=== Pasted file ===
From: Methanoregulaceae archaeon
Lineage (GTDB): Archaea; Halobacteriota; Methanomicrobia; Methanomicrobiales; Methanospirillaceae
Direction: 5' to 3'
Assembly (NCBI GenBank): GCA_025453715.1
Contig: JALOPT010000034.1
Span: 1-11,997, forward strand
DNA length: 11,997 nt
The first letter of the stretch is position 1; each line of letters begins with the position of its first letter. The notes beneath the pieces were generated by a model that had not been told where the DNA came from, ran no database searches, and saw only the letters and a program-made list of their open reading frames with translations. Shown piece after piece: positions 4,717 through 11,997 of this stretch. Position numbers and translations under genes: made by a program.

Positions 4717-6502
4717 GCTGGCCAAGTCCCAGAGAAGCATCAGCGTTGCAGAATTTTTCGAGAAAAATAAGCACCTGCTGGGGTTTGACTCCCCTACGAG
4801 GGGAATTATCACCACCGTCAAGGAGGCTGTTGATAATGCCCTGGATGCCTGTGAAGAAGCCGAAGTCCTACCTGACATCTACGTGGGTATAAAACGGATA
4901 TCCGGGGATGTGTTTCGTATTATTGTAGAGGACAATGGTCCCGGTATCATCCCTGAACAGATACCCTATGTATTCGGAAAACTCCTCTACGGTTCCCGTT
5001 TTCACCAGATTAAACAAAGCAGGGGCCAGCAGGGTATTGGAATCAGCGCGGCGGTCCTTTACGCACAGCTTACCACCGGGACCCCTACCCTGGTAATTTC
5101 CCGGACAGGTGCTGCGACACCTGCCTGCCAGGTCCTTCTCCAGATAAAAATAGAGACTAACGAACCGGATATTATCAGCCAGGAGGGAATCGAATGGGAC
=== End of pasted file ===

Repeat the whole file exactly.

From: Methanoregulaceae archaeon
Lineage (GTDB): Archaea; Halobacteriota; Methanomicrobia; Methanomicrobiales; Methanospirillaceae
Direction: 5' to 3'
Assembly (NCBI GenBank): GCA_025453715.1
Contig: JALOPT010000034.1
Span: 1-11,997, forward strand
DNA length: 11,997 nt
The first letter of the stretch is position 1; each line of letters begins with the position of its first letter. The notes beneath the pieces were generated by a model that had not been told where the DNA came from, ran no database searches, and saw only the letters and a program-made list of their open reading frames with translations. Shown piece after piece: positions 4,717 through 11,997 of this stretch. Position numbers and translations under genes: made by a program.

Positions 4717-6502
4717 GCTGGCCAAGTCCCAGAGAAGCATCAGCGTTGCAGAATTTTTCGAGAAAAATAAGCACCTGCTGGGGTTTGACTCCCCTACGAG
4801 GGGAATTATCACCACCGTCAAGGAGGCTGTTGATAATGCCCTGGATGCCTGTGAAGAAGCCGAAGTCCTACCTGACATCTACGTGGGTATAAAACGGATA
4901 TCCGGGGATGTGTTTCGTATTATTGTAGAGGACAATGGTCCCGGTATCATCCCTGAACAGATACCCTATGTATTCGGAAAACTCCTCTACGGTTCCCGTT
5001 TTCACCAGATTAAACAAAGCAGGGGCCAGCAGGGTATTGGAATCAGCGCGGCGGTCCTTTACGCACAGCTTACCACCGGGACCCCTACCCTGGTAATTTC
5101 CCGGACAGGTGCTGCGACACCTGCCTGCCAGGTCCTTCTCCAGATAAAAATAGAGACTAACGAACCGGATATTATCAGCCAGGAGGGAATCGAATGGGAC